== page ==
Before HM Coroner Sean Horstead
Essex Coroner’s Court, Seax House
Scheduled 12 – 30 September 2022
The inquest into the death of 19-year-old Chris Nota at Chelmsford Coroner’s Court, which was expected to conclude on 30 September 2022, has today been adjourned to January 2023 as a result of a failure by Essex Partnership University NHS Foundation Trust (EPUT) to provide thousands of pages of potentially key correspondence between clinicians to independent investigators.
Chris, a young man with diagnosed autism and learning disabilities, had been under the care of Essex mental health services when he died on 8 July 2020, after falling from a height in Southend. The inquest into his death has been examining the adequacy of the care and support he received.
After Chris’ death and in light of concerns raised by his mother, Julia Hopper, EPUT commissioned Niche Health and Social Care Consulting to undertake a full internal investigation.
According to the NHS England Serious Incident Framework, such reports are carried out following: ‘events in health care where the potential for learning is so great, or the consequences to patients, residents, families and carers, staff or organisations are so significant, that they warrant using additional resources to mount a comprehensive response.’
After 13 days of evidence, the inquest was forced to abruptly adjourn after it became clear that the independent Niche investigators (including an independent Consultant Psychiatrist and Consultant Mental Health Nurse) had not seen key correspondence between clinicians about Chris, including an email from Dr Carla Villa (Consultant Psychiatrist in the Essex Support and Treatment for Early Psychosis (ESTEP) team) to colleagues on 29 June 2020 – some eight days before Chris’ death – stating: ‘Plans have failed too many times in the last few weeks, [Chris] can’t keep himself safe, we are not able to help him remain safe either… It will be [us] (God forbid) going to the Coroner’s court…’. Chris’ mother had by that point raised numerous concerns about Chris’ discharge back into community accommodation.
Lynnbritt Gale, EPUT’s Director of Community Delivery, who was today called to court to provide an urgent explanation about EPUT’s disclosure process, stated that Niche should have been provided with full access to the emails in this case, and offered a ‘humble apology both to the court and to the family for the inconvenience, upset and delay that this omission has caused’. Ms Gale also stated that she would have expected clinicians to bring all relevant evidence to the attention of the internal investigators when being interviewed.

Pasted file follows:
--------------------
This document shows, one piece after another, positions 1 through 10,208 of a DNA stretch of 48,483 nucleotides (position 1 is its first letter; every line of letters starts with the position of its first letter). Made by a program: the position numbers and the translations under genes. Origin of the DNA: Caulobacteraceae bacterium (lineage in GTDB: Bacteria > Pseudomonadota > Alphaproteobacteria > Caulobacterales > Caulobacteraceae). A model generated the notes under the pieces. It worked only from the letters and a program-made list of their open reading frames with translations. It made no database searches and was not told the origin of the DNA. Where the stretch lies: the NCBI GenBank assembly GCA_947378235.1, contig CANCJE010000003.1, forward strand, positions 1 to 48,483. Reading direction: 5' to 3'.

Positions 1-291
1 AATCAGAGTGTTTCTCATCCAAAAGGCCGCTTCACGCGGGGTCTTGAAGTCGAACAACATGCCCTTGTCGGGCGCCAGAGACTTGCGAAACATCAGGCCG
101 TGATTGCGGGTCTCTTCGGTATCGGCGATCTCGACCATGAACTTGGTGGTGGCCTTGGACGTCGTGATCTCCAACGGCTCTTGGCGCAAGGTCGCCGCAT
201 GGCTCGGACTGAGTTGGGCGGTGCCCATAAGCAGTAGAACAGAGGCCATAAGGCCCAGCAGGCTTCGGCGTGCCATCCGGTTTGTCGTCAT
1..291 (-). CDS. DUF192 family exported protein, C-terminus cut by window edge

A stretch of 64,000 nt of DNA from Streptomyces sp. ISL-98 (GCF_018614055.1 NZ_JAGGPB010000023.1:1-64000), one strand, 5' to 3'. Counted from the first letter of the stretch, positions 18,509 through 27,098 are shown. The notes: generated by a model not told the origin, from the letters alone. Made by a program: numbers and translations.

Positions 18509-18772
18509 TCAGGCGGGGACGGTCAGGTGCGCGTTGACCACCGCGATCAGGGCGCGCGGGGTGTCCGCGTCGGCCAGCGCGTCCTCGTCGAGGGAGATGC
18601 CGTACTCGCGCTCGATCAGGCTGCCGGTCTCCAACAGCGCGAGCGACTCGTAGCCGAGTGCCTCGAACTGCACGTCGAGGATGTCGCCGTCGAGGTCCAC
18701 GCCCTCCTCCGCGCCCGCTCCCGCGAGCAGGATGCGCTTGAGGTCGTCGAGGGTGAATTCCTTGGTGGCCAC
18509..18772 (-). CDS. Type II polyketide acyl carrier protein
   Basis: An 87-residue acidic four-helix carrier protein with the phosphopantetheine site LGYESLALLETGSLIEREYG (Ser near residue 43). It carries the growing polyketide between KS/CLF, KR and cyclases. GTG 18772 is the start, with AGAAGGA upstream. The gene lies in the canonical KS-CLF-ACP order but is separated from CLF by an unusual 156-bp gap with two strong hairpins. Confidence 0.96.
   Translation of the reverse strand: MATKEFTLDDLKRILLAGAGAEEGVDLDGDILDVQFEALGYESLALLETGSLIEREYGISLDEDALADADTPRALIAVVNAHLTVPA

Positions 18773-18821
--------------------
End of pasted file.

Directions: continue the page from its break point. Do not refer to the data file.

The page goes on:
HM Area Coroner for Essex, Sean Horstead, made clear that this was not the first case involving EPUT in which disclosure failures had arisen. In voicing his ‘concern and disappointment’ that documents, the relevance of which should have been ‘barn door obvious’ to EPUT, had not been disclosed in its investigation, Mr Horstead said: ‘The fact that an Article 2 inquest a long time in the planning, subject to pre-inquest review after pre-inquest review, has now not been able to conclude is beyond disappointing’.
The inquest will now resume on 4-6 January 2023, when the Coroner will hear the evidence of the Niche authors and provide his own conclusions.
Julia Hopper, Chris’ mother, said:
After three weeks of relentless and distressing evidence, we hoped to have some resolution this week. Sadly, that wasn’t to be. Two days before Chris’ inquest was due to conclude, another bombshell was dropped. I am shocked and distressed by the developments and delay. The impact of this process on both my body and my mind is devastating but I have no choice but to keep going and seek justice for Chris. I truly believe that this inquest has been doing its best to get to the truth of why Chris had to die, but these delays show that only a full independent statutory public inquiry into deaths under EPUT will suffice to address the wider problems in the Trust.
Jodie Anderson, senior caseworker at INQUEST, said:
INQUEST has been campaigning for a national statutory public inquiry into the state of mental health care in this country. It is quite clear that this is now a necessity. The failures by EPUT to disclose key evidence raise deeply concerning questions about candour. If this government is truly committed to improving mental health care for vulnerable people like Chris, it must act now and commission a robust inquiry, and implement recommendations urgently.
Rachel Harger, solicitor at Bindmans LLP who is representing Chris’ family, said:
EPUT is currently subject to the Essex Mental Health Inquiry, but that is non-statutory. These delays in Chris’ inquest show that there is a wider cultural failure of candour and transparency which should now be the subject of a full statutory public inquiry, with powers to compel evidence and witnesses.
Chris’ family are represented by Rachel Harger of Bindmans LLP, with the assistance of trainee solicitor Khariya Ali, and Tom Stoate of Doughty Street Chambers. The family are supported by INQUEST caseworker Jodie Anderson.
Read our previous press release on this matter here.